On reaching the target weight, the dieter moves on to Phase III.
Phase III: Adopting a lifestyle
In Phase III, the individual learns to make good food choices and maintain their new weight in the long term, while enjoying all foods in moderation.
Phase III is the “maintenance phase.” Now, the person should feel that they are adopting a lifestyle, rather than following a diet.
If the food cravings return, or if weight increases, the dieter can go back to Phase I or II.
The creators of The South Beach Diet say that, in Phase III, people do not go back to eating whatever they like. Instead, they continue to make good food choices, try new recipes and ingredients, and enjoy a new lifestyle.
Phase III is about maintaining an ideal body weight and experiencing better health.
Research published in 2019 suggests that a low-carb diet may help people who:
- wish to lose weight quickly in the early stages
- have type 2 diabetes and need to control their blood sugar levels
However, it remains unclear whether it will help to manage cardiovascular risk. Some studies have found that low-density lipoprotein (LDL) cholesterol rose when a person followed a low-carb diet, but others have found only small changes.
The creators of the diet list several advantages of their approach.
They say that people who follow the diet are better able to:
- maintain an ideal body weight for the long term
- avoid diabetes
- achieve normal cholesterol and blood fat levels
- prevent hypertension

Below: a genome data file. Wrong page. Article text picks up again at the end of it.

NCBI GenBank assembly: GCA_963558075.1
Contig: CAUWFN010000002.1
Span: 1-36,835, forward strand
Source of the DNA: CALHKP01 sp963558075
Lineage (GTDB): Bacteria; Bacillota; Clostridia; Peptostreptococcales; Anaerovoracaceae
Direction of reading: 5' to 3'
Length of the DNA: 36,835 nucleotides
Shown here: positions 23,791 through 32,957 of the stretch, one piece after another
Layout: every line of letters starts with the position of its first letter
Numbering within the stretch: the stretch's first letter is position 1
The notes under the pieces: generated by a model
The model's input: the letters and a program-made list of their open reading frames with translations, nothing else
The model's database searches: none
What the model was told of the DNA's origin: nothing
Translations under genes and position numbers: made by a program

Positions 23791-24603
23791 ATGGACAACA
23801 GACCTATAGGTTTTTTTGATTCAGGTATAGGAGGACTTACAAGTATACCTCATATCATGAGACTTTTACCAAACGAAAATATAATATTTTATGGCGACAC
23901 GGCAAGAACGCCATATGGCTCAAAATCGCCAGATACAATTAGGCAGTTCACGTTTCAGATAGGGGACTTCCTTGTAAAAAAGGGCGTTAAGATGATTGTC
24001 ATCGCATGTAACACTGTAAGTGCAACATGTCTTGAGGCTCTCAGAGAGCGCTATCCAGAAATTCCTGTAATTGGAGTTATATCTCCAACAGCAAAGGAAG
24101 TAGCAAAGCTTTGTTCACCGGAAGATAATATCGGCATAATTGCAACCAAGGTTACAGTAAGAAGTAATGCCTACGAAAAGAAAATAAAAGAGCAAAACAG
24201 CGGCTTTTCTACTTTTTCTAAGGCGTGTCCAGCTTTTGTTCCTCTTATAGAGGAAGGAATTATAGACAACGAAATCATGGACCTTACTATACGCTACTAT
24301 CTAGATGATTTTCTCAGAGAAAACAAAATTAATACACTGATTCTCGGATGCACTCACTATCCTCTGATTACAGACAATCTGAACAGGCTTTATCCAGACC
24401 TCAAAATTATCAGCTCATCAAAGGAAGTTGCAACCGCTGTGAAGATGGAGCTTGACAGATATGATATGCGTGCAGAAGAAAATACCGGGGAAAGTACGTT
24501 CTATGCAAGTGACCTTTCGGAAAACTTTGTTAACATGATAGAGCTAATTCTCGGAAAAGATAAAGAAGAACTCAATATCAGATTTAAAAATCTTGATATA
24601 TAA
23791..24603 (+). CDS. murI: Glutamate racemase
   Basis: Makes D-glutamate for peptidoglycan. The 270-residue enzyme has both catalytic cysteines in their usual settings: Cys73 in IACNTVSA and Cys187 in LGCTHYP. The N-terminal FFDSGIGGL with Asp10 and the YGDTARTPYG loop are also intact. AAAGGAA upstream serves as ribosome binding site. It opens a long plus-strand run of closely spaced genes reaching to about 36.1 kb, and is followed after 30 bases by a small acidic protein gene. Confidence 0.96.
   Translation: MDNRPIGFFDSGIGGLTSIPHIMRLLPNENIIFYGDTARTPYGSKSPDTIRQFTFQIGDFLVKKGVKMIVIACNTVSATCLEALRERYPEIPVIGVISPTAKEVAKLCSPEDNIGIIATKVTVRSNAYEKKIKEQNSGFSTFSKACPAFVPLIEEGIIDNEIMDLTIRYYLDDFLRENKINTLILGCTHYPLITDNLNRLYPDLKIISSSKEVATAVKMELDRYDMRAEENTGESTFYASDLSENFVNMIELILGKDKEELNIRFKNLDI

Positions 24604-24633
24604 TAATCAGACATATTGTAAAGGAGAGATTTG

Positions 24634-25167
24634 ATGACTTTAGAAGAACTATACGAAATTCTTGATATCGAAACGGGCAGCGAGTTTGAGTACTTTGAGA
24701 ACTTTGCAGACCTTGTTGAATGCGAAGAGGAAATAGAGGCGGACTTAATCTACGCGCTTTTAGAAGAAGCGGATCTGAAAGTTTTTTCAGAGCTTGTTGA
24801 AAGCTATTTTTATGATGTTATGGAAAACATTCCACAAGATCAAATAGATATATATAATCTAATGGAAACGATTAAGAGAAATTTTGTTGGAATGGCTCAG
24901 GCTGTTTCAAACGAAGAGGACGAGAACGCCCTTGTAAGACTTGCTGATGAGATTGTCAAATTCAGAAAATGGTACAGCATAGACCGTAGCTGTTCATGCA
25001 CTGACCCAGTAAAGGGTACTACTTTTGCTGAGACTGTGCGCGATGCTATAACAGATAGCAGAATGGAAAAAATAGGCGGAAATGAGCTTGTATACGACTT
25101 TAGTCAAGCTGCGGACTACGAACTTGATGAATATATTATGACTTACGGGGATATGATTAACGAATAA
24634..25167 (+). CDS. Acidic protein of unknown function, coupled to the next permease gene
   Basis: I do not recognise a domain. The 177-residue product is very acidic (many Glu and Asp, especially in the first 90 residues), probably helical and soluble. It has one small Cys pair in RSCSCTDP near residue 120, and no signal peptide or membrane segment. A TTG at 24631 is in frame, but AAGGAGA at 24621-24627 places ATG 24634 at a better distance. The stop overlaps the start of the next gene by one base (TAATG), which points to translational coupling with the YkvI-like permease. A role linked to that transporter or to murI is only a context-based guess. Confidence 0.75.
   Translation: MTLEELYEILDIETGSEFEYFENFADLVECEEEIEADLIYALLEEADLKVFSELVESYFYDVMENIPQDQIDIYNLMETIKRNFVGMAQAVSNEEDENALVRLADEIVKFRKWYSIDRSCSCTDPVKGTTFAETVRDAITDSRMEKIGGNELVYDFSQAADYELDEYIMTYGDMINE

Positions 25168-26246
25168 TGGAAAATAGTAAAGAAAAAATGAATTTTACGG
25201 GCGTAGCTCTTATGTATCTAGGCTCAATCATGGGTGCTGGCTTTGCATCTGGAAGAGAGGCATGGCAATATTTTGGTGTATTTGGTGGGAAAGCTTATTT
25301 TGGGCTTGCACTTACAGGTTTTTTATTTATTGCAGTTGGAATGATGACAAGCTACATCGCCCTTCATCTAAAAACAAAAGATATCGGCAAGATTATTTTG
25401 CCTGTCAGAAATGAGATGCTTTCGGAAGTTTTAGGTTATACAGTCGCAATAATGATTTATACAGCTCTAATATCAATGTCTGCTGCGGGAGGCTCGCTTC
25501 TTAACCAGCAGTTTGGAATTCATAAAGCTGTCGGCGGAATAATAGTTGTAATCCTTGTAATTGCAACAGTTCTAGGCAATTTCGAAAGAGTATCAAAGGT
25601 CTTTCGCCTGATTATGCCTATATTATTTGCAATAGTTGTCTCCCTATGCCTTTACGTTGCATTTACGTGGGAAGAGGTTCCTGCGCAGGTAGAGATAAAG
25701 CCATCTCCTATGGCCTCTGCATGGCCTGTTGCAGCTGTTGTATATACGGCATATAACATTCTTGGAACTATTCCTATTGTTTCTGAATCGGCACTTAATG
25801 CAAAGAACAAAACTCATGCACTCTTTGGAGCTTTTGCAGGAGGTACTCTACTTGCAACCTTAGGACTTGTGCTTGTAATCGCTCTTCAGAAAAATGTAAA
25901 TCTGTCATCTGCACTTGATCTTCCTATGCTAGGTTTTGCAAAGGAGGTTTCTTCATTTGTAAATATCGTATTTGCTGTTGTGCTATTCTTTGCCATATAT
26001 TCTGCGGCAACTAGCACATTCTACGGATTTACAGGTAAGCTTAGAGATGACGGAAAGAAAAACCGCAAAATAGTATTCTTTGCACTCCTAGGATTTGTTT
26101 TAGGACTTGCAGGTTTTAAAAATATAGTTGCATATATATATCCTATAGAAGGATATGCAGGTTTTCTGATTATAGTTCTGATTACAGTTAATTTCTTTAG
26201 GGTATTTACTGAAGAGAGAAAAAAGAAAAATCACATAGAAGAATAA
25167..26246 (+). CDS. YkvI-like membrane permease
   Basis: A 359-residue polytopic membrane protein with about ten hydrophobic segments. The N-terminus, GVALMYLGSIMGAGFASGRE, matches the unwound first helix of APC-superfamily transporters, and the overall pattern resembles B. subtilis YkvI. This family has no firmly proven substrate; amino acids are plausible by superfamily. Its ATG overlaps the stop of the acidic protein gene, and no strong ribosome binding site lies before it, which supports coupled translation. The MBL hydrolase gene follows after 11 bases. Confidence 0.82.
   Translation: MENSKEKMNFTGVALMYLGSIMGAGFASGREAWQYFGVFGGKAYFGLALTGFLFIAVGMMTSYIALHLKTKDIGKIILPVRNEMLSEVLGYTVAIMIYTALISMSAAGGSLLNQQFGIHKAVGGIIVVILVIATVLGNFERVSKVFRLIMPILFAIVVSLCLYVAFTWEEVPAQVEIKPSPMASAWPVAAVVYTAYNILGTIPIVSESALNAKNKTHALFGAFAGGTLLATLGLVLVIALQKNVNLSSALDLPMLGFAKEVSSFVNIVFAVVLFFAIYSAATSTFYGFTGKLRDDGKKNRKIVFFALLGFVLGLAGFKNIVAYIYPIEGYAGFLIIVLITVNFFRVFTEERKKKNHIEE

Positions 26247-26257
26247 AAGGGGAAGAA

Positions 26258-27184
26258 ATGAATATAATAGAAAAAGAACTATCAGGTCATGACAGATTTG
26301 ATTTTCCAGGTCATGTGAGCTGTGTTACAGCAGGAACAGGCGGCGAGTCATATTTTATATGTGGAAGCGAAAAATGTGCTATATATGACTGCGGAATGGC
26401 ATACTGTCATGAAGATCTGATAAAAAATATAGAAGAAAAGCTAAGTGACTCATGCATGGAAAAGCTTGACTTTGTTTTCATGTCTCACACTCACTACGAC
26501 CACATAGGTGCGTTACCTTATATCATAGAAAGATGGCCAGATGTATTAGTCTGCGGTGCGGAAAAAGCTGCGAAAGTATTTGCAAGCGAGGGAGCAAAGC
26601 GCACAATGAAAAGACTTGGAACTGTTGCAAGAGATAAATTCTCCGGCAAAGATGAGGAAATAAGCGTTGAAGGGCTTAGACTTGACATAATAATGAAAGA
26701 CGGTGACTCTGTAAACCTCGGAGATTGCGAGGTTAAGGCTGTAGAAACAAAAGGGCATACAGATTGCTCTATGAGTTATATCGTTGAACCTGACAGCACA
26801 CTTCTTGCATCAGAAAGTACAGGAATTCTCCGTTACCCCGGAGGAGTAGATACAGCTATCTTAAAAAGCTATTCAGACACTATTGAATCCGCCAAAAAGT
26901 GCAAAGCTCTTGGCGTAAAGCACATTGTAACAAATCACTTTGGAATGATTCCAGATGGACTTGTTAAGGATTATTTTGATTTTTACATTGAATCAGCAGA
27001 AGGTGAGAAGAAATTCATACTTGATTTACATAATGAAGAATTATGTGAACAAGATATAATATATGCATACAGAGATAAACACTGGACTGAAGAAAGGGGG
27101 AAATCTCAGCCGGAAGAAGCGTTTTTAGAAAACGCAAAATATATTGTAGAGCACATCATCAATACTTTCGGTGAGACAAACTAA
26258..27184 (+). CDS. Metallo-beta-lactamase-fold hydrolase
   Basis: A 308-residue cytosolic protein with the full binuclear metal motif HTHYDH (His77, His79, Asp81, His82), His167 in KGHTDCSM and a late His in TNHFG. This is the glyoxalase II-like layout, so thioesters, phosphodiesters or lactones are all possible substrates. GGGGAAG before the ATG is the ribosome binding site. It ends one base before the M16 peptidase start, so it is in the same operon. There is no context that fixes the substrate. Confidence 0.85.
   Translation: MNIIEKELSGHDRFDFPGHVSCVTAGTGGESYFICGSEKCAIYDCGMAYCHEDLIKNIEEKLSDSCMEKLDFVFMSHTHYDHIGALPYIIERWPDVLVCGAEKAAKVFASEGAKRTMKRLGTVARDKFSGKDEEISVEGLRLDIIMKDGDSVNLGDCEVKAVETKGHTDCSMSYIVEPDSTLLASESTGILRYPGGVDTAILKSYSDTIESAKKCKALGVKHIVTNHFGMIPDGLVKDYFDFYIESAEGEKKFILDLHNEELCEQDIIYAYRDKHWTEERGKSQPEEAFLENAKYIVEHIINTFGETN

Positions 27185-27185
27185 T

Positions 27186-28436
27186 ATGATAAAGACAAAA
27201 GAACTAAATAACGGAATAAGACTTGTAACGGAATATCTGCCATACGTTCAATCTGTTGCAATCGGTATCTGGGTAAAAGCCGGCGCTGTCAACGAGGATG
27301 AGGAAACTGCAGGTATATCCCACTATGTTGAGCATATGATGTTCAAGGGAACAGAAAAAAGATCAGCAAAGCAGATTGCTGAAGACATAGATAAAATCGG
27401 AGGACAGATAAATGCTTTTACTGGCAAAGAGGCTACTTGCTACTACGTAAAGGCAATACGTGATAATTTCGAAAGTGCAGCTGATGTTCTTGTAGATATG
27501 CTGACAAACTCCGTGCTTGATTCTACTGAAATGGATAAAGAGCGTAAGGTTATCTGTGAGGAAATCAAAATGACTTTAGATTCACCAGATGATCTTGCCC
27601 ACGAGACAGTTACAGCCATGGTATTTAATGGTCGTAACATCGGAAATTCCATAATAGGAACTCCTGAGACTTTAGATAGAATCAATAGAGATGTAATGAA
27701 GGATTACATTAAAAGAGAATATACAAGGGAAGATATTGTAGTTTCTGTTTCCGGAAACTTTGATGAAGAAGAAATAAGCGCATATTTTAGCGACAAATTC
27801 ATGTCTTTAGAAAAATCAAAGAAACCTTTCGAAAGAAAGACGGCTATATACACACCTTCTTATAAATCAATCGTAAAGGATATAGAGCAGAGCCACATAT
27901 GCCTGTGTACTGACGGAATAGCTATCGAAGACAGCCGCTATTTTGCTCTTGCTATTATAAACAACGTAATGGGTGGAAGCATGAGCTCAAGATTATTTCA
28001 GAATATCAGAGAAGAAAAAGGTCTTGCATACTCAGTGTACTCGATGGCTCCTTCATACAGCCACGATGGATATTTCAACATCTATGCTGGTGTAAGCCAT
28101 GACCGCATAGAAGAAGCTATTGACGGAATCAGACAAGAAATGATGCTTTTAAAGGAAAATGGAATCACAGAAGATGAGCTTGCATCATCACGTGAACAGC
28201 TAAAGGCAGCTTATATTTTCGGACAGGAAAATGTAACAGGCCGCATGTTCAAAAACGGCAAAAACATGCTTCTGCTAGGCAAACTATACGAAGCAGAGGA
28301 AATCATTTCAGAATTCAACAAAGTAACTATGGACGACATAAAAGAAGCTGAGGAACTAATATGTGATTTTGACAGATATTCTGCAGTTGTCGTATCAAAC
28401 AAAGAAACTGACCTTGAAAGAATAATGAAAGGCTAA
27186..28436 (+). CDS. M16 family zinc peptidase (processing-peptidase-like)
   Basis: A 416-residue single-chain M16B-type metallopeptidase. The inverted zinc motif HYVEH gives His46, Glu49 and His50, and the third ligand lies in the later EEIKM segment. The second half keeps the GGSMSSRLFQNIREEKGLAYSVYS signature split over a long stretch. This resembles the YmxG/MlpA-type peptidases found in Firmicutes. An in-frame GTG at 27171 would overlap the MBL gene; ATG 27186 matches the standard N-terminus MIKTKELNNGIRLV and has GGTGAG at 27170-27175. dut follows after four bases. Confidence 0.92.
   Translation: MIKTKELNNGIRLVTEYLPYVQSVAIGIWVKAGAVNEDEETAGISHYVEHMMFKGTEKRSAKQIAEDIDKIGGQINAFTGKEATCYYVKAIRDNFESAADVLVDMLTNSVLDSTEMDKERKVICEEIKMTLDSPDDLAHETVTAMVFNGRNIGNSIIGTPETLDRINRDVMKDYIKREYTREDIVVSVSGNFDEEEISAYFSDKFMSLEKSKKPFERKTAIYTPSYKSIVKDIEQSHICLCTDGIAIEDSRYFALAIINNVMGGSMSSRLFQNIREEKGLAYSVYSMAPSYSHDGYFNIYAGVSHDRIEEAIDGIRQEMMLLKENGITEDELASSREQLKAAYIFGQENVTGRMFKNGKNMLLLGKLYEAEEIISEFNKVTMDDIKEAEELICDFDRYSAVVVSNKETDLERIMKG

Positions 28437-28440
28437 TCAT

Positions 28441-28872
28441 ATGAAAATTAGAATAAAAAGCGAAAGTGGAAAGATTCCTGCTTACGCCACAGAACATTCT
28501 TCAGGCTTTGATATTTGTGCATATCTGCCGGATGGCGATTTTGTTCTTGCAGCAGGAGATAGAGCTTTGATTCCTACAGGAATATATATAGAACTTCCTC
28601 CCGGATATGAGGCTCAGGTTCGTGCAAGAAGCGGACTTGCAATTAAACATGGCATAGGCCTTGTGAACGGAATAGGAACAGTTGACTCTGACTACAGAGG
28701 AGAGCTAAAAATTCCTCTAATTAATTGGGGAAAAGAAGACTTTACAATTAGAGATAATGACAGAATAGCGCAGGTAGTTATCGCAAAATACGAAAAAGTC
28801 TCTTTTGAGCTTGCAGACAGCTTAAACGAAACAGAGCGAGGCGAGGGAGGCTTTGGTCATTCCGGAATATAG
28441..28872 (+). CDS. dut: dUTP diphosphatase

The South Beach Diet, they say, means that people enjoy better health and feel satisfied with the food they eat. The approach offers a lifestyle, rather than a diet.
Why is it popular?
The creators of the diet say that people choose it because it is an effective and flexible way of losing weight, without having to count calories.
Part of its popularity might be that it helps people to change overall eating habits, and because there are cook books and diet food products that accompany it.
A number of recipes are available on the South Beach Diet website for people who want ideas for suitable meals to cook and eat.
Sample dishes in Phase I
In Phase I, examples of suitable dishes include:
Breakfast options: Asparagus omelets with goats cheese or cinnamon breakfast ricotta crème
Lunch: Beef and bean chili or crab and avocado salad
Dinner: Grilled steak with Texas mop sauce or garlic and homestyle turkey meatloaf with mushrooms and white beans
Snack: Cherry tomatoes stuffed with low-fat cottage cheese, or iced vanilla coffee milk
Meal plan for Phase II
A meal plan for a day during Phase II might be as follows:
Breakfast: Spiced oatmeal with dried apricot and walnuts and vegetable juice cocktail
Mid-morning snack: Spicy lemon edamame beans
Lunch: Spice-rubbed chicken fingers with cilantro dipping sauce, festive 5-veggie slaw, and non-fat milk
Mid-afternoon snack: Cherry tomatoes stuffed with low-fat cottage cheese
Dinner: Grilled chicken with savory Asian plum sauce, Vietnamese-style vegetables with brown rice noodles and non-fat milk
Dessert: Chocolate meringue kisses
The South Beach Diet is popular, but people should approach all lifestyle changes with caution.
To learn more about ketosis, see our article here: /articles/180858.php
Lack of supporting evidence
In 2006, three years after the South Beach Diet book appeared, research published in the Journal of General Internal Medicine suggested that up to 67 percent of the “facts” stated in it may not have scientific evidence to support them.
Some of the health claims and “facts” that were disproven or not supported by an exhaustive medical review of evidence include:
- “People lose 8 to 13 pounds in the first 2 weeks.”
- “Carrots, beets, and watermelon promote weight gain because of a high GI (glycemic index).”
- “Fats and protein cause satiety more efficiently than carbohydrates.”
- “This diet (South Beach) has been scientifically studied and proven effective.”
Experts recommend being skeptical of popular diets’ health guarantees.